USDA estimates Mexico 2017/18 corn production at 26.5 million metric tons, up 1 percent from last month, but still down 4 percent from last year’s record. Harvested area is estimated at 7.23 million hectares (mha), slightly down from last month and down 4 percent from last year. Yield is estimated at 3.67 tons per hectare up 1 percent from last month matching last year’s record. (For more information, please contact Justin.Jenkins@fas.usda.gov.)

Nov 9 2017 | Mexico Sorghum: Lower-Than-Expected Planted Area Reduces Production
USDA estimates Mexico 2017/18 sorghum production at 4.6 million metric tons, down 1.4 million tons or 23 percent from last month and down 2 percent from last year. Yield is estimated at 3.24 tons per hectare, down 8 percent from last month, but slightly up from last year. Yield reduction is partially due to the sugarcane aphid infestation. Harvested area is estimated at 1.42 million hectares, down 0.28 million hectares or 16 percent from last month and down 3 percent from last year. The month-to-month reduction in harvested area reflects official planting reports from Mexico’s Secretariat of Agriculture, Livestock, Rural Development, Fisheries and Foodstuffs (SAGARPA). (For additional information, please contact Justin.Jenkins@fas.usda.gov.)

Oct 12 2017 | Mexico Corn: Estimated Production Increased
USDA estimates Mexico corn production for 2017/18 at 26.2 million metric tons, up about one percent from last month, but still down 5 percent from last year. Yield is estimated at 3.61 tons per hectare, down 2 percent from last year. Area harvested is estimated at 7.25 million hectares, up about one percent from last month, but down 3 percent from last year. The year-to-year decrease in area harvested is primarily due to farmers reverting back to planting sorghum. Last year more corn was planted due to the prevalence of the sugar cane aphid affecting sorghum. (For more information, please contact Justin.Jenkins@fas.usda.gov)

Sep 12 2017 | Mexico Cotton: Estimated Output Increases from Last Year
USDA estimates 2017/18 cotton production at 1.38 million 480-lb bales (300,000 metric tons), up 20 percent from last month and up 80 percent from last year. Harvested area is estimated at 185,000 hectares, up 19 percent from last month and up 80 percent from last year. The estimated harvested area is up 33 percent from the 5-year average. Yield is estimated at 1,624 kilograms per hectare, up slightly from last year.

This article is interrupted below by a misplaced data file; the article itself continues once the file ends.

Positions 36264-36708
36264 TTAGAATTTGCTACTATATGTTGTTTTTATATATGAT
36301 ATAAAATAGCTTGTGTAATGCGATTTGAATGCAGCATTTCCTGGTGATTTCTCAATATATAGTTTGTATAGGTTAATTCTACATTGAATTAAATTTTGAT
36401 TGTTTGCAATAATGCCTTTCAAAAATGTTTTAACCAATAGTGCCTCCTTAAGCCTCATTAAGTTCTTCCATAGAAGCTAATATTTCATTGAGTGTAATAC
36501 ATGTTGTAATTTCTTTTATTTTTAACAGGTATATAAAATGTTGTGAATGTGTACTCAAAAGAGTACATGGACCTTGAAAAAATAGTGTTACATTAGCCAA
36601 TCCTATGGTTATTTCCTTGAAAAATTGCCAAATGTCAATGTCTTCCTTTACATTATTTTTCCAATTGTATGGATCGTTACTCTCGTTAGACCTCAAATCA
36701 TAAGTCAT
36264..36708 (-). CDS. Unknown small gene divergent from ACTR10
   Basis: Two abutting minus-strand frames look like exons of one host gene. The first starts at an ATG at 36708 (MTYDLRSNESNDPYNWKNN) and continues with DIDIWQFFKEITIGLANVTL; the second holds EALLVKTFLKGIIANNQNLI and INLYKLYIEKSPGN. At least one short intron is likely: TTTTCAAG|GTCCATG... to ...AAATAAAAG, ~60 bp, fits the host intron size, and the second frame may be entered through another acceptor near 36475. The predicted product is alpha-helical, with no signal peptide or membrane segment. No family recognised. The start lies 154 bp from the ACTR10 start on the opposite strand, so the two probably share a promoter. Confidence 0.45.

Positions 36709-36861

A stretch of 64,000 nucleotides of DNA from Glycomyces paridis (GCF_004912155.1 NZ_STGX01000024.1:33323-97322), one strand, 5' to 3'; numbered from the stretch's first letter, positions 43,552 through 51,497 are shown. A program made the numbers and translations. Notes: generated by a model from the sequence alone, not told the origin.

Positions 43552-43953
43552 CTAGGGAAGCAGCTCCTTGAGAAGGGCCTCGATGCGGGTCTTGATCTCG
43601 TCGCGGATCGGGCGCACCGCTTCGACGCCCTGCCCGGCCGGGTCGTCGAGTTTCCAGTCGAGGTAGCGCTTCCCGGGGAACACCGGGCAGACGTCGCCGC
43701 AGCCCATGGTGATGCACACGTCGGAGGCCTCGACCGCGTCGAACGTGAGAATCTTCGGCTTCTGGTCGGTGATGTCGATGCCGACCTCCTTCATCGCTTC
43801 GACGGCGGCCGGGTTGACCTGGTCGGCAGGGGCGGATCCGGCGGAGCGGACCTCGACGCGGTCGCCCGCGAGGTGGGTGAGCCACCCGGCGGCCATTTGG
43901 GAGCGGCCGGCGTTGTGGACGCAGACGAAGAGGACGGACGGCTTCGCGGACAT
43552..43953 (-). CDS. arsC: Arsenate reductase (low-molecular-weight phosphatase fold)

Apr 11 2017 | Mexico Corn: Record Production
USDA estimates Mexico 2016/17 corn production at a record 27.0 million metric tons, up 4.0 percent from last month, and up 4.0 percent from last year. Area harvested is estimated at 7.5 million hectares, unchanged from last month but up 4.0 percent from last year. Yield is estimated at 3.6 metric tons per hectare (mt/ha), unchanged from last year’s record.

Feb 9 2017 | Mexico Corn: Record Production Estimated
USDA estimates Mexico’s 2016/17 corn production at a record 26.0 million metric tons, up 6 percent from last month and up slightly from last year’s record of 25.9 million tons. Harvested area is estimated at 7.5 million hectares, up 6 percent from last month and up 4 percent from last year. Yield is estimated at 3.47 million metric tons per hectare (mt/ha) up slightly from last month but down 4 percent from last year’s record of 3.60 mt/ha.

Apr 12 2016 | Mexico Corn: Increased Production Due to Favorable Weather and Higher Planted Area
USDA estimates Mexico’s 2015/16 corn production at 24.0 million metric tons, up 2.1 percent from last month but down 5.8 percent from last year. Harvested area is estimated at 7.1 million hectares, up 1.4 percent from last month, but down 3.1 percent from last year. Yield is estimated at 3.38 tons per hectare, slightly up from last month, but down 2.9 percent from last year.

Feb 9 2016 | Central America Rice: Estimated Production Down Due to Prolonged Drought
USDA estimates Central America 2015/16 rice production at 631,000 metric tons (milled basis), down 60,000 metric tons or 8.7 percent from last month and down 10 percent from last year. Harvested area is estimated at 292,000 hectares, unchanged from last month but down slightly from last year. Yield is estimated at 3.30 tons per hectare, down 8.0 percent from last month and down 9.0 percent from last year.

Apr 9 2015 | Mexico Corn: Record Yields from Increased Irrigated Area and Favorable Summer Weather